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Re: bindings and assignments (was: Re: continuations)

Guy: On this particular issue -- it really depends on whom you define as
"user" :)
Sun has had a history of defining users somewhat arbitrarily -- you only
need to look at the JDC bug reports and the lamentations of various "users"
(there's that word again) wrt. some of these sorts of issues and bugs
reported against the JDK. You can ask a VB programmer what he or she thinks
is important relative to this issue, and I suspect you might get different
answers than if you ask people with significant "closure" experience.

Unlike Scott though, I wouldn't ascribe this sort of end result to
laziness.. people get awfully defensive w/ words like that after all. I
have personally rationalized a lot of the decisions in Java (and Lisp) as
decisions/judgements made wrt. allocation of resources under the
constraints that particular groups of people faced at particular points in
time. It's not right or wrong.. it's just reasonable .. and it's the way
the world works. And of course, we can make it better next time around.

             Guy Steele - Sun                                              
             Microsystems Labs                                             
             <Guy.Steele@sun.c                                          To 
             om>                       dbtucker@cs.brown.edu,              
             Sent by:                  swm@itasoftware.com                 
             owner-ll1-discuss                                          cc 
             @ai.mit.edu               dherman@ccs.neu.edu,                
             08/21/2003 01:43                                      Subject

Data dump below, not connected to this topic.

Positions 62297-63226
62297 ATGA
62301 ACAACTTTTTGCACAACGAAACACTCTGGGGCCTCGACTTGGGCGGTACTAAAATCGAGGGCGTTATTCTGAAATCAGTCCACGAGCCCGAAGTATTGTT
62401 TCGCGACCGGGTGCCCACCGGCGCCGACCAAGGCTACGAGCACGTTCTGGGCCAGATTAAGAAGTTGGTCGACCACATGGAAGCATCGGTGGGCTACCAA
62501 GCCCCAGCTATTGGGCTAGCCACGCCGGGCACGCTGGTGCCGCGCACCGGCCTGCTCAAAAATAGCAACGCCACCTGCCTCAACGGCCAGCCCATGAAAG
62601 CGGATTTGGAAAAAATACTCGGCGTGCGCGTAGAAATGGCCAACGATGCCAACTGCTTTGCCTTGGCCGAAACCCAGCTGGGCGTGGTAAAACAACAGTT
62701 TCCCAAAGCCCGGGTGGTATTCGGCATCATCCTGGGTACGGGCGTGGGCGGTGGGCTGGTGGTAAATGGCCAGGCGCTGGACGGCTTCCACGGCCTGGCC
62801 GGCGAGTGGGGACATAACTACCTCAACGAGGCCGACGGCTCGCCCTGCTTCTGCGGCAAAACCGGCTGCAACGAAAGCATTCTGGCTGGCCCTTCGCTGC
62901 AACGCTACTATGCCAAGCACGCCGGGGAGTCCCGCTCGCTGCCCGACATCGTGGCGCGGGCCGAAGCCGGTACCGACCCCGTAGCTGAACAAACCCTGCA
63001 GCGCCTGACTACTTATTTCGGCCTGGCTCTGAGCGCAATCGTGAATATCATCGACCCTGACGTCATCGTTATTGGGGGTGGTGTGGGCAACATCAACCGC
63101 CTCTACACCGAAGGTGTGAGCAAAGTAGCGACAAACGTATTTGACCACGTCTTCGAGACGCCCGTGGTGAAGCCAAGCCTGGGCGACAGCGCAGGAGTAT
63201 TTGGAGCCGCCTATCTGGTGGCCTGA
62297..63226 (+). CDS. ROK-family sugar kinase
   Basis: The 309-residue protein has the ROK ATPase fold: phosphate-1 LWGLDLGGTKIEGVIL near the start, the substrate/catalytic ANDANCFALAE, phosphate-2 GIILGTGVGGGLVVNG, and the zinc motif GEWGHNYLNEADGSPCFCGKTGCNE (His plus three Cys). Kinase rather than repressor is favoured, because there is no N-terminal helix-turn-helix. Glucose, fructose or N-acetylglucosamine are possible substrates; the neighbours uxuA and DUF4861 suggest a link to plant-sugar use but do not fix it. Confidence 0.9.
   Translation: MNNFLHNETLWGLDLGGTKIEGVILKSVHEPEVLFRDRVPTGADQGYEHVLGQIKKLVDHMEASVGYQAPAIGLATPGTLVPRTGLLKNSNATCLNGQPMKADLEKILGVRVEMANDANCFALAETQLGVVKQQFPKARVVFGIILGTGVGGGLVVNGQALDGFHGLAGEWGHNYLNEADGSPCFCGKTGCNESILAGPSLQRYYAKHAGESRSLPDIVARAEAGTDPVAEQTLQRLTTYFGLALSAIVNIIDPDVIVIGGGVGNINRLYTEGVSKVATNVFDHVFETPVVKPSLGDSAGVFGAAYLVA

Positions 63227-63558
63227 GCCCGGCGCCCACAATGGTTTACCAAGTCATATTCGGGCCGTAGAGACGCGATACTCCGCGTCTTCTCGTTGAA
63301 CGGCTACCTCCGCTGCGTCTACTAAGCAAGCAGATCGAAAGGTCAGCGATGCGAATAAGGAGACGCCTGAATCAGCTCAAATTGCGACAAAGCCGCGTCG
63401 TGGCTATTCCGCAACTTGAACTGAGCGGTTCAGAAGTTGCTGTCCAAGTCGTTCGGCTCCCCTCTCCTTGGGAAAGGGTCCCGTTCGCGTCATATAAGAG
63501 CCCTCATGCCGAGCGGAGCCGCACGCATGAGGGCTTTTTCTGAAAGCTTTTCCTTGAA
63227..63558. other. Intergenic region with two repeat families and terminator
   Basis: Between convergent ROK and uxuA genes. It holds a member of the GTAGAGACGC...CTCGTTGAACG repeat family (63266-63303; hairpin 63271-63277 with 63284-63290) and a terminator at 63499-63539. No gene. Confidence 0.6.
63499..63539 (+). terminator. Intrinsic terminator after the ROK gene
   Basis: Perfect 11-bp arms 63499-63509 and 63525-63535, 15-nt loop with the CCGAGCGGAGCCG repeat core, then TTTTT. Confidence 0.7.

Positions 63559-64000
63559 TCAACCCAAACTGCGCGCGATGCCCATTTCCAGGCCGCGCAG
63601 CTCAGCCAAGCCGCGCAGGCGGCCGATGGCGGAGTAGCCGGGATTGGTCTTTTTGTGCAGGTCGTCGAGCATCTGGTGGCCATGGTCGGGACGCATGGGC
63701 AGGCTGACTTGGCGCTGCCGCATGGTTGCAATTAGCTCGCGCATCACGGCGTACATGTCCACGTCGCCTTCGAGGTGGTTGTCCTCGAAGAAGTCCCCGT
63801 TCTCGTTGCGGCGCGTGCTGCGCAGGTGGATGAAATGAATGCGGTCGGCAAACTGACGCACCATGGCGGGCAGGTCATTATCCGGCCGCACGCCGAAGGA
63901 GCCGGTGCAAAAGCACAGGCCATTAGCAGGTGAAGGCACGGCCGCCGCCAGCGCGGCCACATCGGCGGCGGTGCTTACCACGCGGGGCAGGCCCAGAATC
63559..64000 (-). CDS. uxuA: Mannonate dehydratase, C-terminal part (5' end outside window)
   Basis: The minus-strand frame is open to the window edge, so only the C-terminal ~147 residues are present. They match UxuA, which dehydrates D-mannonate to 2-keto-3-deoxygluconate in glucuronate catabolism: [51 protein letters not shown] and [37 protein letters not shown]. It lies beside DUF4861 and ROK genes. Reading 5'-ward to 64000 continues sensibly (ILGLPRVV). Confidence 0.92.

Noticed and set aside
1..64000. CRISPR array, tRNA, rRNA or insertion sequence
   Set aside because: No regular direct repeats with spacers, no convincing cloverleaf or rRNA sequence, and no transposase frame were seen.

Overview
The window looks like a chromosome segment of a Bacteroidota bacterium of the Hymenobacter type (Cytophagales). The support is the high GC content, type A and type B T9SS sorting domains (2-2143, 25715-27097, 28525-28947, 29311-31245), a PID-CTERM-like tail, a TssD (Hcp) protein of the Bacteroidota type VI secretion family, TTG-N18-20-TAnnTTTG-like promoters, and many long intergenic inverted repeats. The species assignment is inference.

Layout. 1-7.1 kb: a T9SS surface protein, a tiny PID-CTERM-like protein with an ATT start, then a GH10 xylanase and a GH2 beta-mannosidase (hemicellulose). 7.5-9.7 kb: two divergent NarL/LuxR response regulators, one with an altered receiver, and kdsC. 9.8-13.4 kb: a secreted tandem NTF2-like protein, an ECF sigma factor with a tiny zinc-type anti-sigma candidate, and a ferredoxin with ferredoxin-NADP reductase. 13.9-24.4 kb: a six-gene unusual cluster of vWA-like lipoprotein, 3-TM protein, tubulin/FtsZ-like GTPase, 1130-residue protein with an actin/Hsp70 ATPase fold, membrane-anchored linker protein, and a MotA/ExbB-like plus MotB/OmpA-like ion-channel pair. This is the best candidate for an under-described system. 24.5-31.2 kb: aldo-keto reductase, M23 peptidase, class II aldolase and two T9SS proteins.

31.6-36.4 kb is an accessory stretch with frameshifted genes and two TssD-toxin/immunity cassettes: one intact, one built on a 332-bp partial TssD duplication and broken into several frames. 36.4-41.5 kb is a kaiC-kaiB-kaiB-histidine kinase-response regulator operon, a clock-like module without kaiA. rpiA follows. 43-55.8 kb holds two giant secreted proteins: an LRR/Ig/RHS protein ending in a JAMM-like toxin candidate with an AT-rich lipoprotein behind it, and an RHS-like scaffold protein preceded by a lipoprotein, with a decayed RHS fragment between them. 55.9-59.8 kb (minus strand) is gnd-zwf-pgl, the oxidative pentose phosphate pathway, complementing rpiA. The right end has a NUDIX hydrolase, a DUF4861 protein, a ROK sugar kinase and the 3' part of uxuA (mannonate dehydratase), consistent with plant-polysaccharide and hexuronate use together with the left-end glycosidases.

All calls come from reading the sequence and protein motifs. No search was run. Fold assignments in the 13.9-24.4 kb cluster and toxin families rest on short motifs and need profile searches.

PM                        Re: bindings and assignments (was:  
                                       Re: continuations)                  
             Please respond to                                             
             Guy Steele - Sun                                              
             Microsystems Labs                                             

   X-Sender: swm@mta.itasoftware.com
   Date: Thu, 14 Aug 2003 11:31:23 -0400
   To: "David B. Tucker" <dbtucker@cs.brown.edu>
   From: Scott McKay <swm@itasoftware.com>
   Subject: Re: bindings and assignments (was: Re: continuations)
   Cc: David Herman <dherman@ccs.neu.edu>, Shriram Krishnamurthi
<sk@cs.brown.edu>, ll1-discuss@ai.mit.edu

   At 10:45 AM -0400 8/14/03, David B. Tucker wrote:
   >  > I imagine, though I don't have statistical evidence, that the
   >>  requirement of declaring local variables to be final in order to
   >>  reference them within anonymous inner classes (closures) is almost
   >>  entirely unknown and unused in practice.
   >Out of curiosity, does anyone know why Java only allows final variables
   >to be referenced from within anonymous classes?

   If you allow the captured variables to be side-effected,
   it means that you have to work harder to ensure that the
   the captured variable is properly shared between multiple
   inner classes that share the lexical environment.  That
   is, if you only allow final variables to be captured,
   you can just copy the value into the "environment" object,
   but if they can be written to, you have to introduce a
   "cell".  To this outside observer, this is a classic
   example of implementor laziness -- it would have been
   "hard" to do the right thing, so they did the wrong thing,
   and everyone who wants inner classes to be useful has
   to introduce a bunch of Cell classes manually.

But, as my previous message explains, your assumption
was incorrect.  We (or, more specifically, John Rose,
who had previously worked on C* and other languages
using Symbolics Lisp Machines) were far from lazy: he
did the whole shebang. and user feedback made us back off.

--Guy Steele